You can do this if you work on it and at it in training! A quality teacher who knows what he’s about will help you greatly . . . but failing to have the good fortune of finding a qualified teacher, make up your mind to do this for yourself. While jungle beasts and other dangerous animals are programmed by Nature to be this way (for their survival) you will need to program yourself this way. And it is for your survival.
Violent offenders are extremely dangerous. The shock, fear, or momentary disbelief that your being hurt can cause, will likely be the only opening your adversary needs to do whatever he wishes to you -- and it won’t be pleasant. On the other hand, if your reaction to being hurt is explosive rage and the ferocity and ruthless disregard for your enemy that this easily makes possible, then -- short of administering a knockout blow or lethal injury -- your assailant will almost certainly be triggering his own destruction when he hurts you. And that’s the way it should be.
You want to react to your injury and pain in any dangerous encounter by:
- Exploding with maniacal rage. In fact you turn into a murderous, wild animal
- Hatred -- cultivated by studying violent crimes and violent criminals and coming to resent their existence. Repeating and repeating and repeating to yourself as you study these monsters that they are in fact subhuman s––t and that they do not deserve to exist
- Indignation. This comes from appreciating your own worth as a decent human being and resenting the idea that anyone might attempt to harm you or yours, and violate you in any way. You are not a violent offender, so how dare these scum intrude upon your normal life with their evil!
- A desire to destroy. You want to damage and drop your adversary. He is no damn good, he is a monster, he does not deserve any consideration as a human being, and you will not give him any. This filthy and substandard excuse for a “human being” must be stopped by whatever means you have at your disposal -- right now! To hell with the f––ing bastard! Your life and well being are more important by far than his!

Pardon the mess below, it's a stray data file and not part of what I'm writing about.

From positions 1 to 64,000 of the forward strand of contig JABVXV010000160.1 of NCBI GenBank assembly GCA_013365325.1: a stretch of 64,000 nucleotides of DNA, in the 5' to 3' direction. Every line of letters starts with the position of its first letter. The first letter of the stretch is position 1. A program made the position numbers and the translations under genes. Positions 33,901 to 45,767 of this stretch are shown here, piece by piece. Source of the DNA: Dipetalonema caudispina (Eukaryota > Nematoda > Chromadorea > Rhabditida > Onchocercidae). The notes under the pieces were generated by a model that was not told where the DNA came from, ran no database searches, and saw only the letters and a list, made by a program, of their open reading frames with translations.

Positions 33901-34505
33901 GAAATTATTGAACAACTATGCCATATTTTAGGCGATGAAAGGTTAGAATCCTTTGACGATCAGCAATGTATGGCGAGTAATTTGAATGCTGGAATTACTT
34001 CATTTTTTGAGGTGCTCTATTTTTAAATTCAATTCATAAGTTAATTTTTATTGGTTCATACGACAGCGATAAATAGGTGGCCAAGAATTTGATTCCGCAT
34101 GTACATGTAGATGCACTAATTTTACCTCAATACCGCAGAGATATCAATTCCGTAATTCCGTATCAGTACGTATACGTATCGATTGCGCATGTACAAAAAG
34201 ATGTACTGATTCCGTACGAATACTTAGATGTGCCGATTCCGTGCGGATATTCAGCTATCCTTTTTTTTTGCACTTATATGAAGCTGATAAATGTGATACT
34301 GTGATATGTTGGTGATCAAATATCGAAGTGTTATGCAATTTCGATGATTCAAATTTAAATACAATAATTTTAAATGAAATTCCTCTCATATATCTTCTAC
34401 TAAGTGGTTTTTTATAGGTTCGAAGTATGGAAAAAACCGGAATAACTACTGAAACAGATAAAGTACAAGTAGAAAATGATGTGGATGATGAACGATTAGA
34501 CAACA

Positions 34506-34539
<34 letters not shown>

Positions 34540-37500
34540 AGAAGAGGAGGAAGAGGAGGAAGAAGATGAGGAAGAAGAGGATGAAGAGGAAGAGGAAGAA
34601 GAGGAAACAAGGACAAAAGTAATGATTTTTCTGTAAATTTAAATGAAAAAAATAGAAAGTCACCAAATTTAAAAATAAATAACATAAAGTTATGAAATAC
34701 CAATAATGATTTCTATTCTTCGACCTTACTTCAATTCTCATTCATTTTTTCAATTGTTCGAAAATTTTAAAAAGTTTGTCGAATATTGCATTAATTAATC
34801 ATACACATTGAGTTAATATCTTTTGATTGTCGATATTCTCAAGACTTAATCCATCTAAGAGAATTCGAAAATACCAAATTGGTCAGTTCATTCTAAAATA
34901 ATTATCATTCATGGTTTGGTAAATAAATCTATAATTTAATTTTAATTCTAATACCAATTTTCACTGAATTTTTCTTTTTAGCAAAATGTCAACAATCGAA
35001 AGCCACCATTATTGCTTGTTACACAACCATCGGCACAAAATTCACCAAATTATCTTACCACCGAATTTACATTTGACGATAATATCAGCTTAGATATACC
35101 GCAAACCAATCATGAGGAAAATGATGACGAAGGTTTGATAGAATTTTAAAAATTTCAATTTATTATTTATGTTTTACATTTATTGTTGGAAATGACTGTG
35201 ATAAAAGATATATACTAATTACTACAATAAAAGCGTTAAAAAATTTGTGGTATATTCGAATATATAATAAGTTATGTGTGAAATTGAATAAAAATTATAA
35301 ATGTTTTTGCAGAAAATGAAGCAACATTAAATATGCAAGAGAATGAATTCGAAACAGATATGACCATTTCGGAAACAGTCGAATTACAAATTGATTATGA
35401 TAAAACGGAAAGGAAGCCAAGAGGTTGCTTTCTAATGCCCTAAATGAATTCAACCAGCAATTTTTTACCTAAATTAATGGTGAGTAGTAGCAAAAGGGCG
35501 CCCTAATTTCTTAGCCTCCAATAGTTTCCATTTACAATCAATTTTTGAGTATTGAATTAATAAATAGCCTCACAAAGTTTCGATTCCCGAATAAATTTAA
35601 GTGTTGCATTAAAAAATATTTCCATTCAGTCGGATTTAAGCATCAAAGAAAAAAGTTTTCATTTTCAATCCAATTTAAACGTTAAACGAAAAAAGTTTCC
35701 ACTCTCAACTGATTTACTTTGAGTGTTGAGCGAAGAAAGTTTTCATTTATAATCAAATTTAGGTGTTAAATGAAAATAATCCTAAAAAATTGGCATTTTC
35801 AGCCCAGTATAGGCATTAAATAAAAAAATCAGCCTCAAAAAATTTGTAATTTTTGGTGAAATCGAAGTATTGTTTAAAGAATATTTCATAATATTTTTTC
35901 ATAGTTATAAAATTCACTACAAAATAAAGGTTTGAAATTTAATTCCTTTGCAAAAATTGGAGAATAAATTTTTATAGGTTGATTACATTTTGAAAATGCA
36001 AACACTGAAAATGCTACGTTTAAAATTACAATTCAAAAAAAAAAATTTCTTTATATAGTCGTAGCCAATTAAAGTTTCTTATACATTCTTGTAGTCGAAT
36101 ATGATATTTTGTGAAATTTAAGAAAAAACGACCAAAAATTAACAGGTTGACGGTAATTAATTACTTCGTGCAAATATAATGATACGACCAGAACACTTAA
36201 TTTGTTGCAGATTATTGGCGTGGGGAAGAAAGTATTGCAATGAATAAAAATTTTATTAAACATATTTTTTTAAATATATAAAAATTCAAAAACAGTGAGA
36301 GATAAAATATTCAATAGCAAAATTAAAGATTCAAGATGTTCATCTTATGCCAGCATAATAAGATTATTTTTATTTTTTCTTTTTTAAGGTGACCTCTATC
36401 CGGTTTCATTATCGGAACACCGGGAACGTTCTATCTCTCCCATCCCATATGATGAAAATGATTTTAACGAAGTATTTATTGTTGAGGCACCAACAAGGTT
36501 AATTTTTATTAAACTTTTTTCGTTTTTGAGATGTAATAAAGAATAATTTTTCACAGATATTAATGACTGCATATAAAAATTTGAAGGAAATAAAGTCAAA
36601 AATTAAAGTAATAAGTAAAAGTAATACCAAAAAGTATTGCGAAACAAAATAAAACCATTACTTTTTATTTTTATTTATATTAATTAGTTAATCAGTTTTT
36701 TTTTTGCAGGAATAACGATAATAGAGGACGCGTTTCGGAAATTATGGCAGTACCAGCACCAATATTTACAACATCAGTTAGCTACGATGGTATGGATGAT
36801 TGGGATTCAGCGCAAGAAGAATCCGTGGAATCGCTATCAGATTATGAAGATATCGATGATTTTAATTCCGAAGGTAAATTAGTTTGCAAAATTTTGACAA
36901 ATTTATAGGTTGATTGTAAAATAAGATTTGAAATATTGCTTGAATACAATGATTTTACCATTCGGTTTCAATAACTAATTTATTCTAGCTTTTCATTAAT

- An attitude of ruthless disregard for your enemy. No one who attacks another person without justification (i.e. acting in self-defense) deserves any consideration whatever. So give him none. Unleash full fury and keep on attacking and attacking and attacking and attacking until your foe is harmless and you are safe.
Your attitude and mind-setting resembles, in this regard, that of not only a wild animal, but also of one of man’s most intelligent and highly trained best friends: the guard or protection dog. There have been cases where these marvelous protectors have absorbed five and six bullets, and kept right on coming until the enemy was destroyed! An intelligent, well-trained dog who is normally friendly and loving possesses the ability to shift into an attitude of terrifying, totally focused, unrestrained aggression . . . and to savage whomever he must in order to defend himself, his master, and home and hearth! We all can learn a lot from these great animals.
And that’s our message:
Be a realist. There are no supermen or unbeatable warriors. We are all human and we are all subject to injury. We must be conditioned to become as great, as severe, as instantaneous, and as dangerous a threat to any extralegal vermin who undertake to prey upon us, as a jungle cat. And we must expect to get hurt, and be conditioned ahead of time to react to being hurt exactly as the most dangerous wild animals on the planet react.
One day you may owe your life to having absorbed this lesson.